3. Unless one was a singer that has a talent for songwriting and/or had no need or care for television to advertise his/her songs (Tatsuro Yamashita, Yuming, Miyuki Nakajima, etc.), a lot of the younger wannabes basically were at the mercy of their production companies in terms of what not only is sung but sometimes which genre is to be sung. I have heard of some singers (didn't get any names) who were ordered to go into enka since their voices were perceived to best fit that genre, not taking into consideration what the singer wanted to do.

    So, I could imagine how Akina felt about singing some of her earlier stuff, but a lot of her fans including myself really enjoyed those songs.

    1. I've seen this enka thing too, J-Canuck. And it must be kind of annoying to the artist to sing a song that he/she doesn't like. I know that it's a common practice in Japan and in the West too, but it always sounds strange to me.

      About Akina, I'm with you in this one. I really enjoy most of her early hits, even better than the hits of the post-DESIRE ~Jounetsu~ era (you probably disagree with this one).

      And the songs I think she likes a lot are "Nanpasen", "SOLITUDE" and "Fin". Don't really know why, but I feel that someway. "Kazari Janai...", "Mi Amore" and "DESIRE" she probably have some kind of obligation to perform on concerts, so they dont count.

    2. I guess in Japanese music, this would be called "paying one's dues". I remember being shocked watching that Canadian music show's introduction of Japanese music when one of the hosts interviewed Carl Smokey Ishii, lead vocalist of Kome Kome Club about what singing is like in Japan, and he just said, "It's like working in a punch in and you punch out." And I believe he was referring to his representing studio; I could never imagine him ever saying that on a Japanese show without fear of retribution. And this was one of the most eclectic and imaginative entertainers I've ever known.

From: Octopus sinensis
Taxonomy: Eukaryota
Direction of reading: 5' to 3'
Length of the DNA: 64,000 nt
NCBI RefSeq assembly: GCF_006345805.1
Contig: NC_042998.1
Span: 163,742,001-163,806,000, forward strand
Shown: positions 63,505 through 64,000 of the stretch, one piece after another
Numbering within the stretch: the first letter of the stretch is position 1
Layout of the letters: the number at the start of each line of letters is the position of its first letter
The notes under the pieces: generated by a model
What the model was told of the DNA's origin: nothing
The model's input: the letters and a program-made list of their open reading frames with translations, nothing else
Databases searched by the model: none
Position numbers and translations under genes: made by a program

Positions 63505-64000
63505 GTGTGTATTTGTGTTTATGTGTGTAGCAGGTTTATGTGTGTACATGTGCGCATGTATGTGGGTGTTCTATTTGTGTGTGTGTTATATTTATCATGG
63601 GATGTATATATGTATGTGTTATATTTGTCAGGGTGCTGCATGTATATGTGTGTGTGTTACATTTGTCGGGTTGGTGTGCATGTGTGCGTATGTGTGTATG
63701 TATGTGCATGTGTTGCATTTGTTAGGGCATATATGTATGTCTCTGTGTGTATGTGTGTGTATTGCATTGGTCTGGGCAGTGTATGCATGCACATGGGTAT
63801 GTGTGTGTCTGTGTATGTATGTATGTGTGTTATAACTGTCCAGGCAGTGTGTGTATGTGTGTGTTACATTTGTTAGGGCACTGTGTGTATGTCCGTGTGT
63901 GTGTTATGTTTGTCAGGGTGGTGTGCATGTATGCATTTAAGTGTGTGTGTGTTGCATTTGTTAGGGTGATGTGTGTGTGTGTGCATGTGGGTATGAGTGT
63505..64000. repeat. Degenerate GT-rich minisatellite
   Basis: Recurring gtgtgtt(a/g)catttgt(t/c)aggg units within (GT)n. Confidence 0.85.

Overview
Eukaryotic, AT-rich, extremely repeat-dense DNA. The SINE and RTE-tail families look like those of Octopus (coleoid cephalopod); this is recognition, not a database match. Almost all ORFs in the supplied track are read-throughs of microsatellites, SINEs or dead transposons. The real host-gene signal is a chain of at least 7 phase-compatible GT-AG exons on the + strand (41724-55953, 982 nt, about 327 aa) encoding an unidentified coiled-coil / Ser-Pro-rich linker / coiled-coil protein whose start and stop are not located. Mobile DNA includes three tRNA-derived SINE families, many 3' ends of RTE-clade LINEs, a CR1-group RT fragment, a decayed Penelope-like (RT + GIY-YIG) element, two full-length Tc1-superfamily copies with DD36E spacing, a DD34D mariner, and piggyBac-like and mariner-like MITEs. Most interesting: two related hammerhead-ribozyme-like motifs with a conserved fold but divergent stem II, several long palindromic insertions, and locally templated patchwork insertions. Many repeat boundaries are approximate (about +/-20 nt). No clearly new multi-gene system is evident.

On Akina, I liked both her early aidoru and her later chanteuse periods but if I had to make a choice, then, yes, I probably would side more along with her late 80s period.

      Someday, one of us may have a chance to interview her and then we can get that big scoop about which songs she really likes. :)

    3. Carl Smokey Ishii said everything. the representing studios/agencies are probably a pain in the neck of most artists. But they need those burocratic guys to sign them in TV shows and publicity advertisements.

      We all know that idols just don't say the truth in interviews, but after reading a lot of interviews with them we can kind of construct a coherent story. I'm saying that because Perfume's fan base, after dissecting their interviews, concluded that they sing and perform electronic music without loving it to death. The only one that really likes electronic music is Kashiyuka. A-chan likes j-pop ballads and is an Aiko fan, while Nocchi, on the other hand, is a rock fan. So sometimes, depending on the artist, is must be more like working in a company, like Carl Smokey Ishii said, than other thing.

      About Akina, I'll be honest with you. I'd love to interview her. She has a very long career and it would be great to understand her own insights about the songs and different periods of the career as a whole. I wouldn't even care about her "scandals" or the rivalry with Seiko.

  4. Good point on the seeming corporatization of the life of an entertainer. I've always had the feeling that it's even harder to be a Japanese celebrity than one from Hollywood. I think the concept of "giri" (duty) is very much a presence even in the geinokai.

    I would be most happy to talk with Akina as well although I'm a bit worried about what she might be like in person (a bit fragile?)


Feel free to provide any comments (pro or con). Just be civil about it.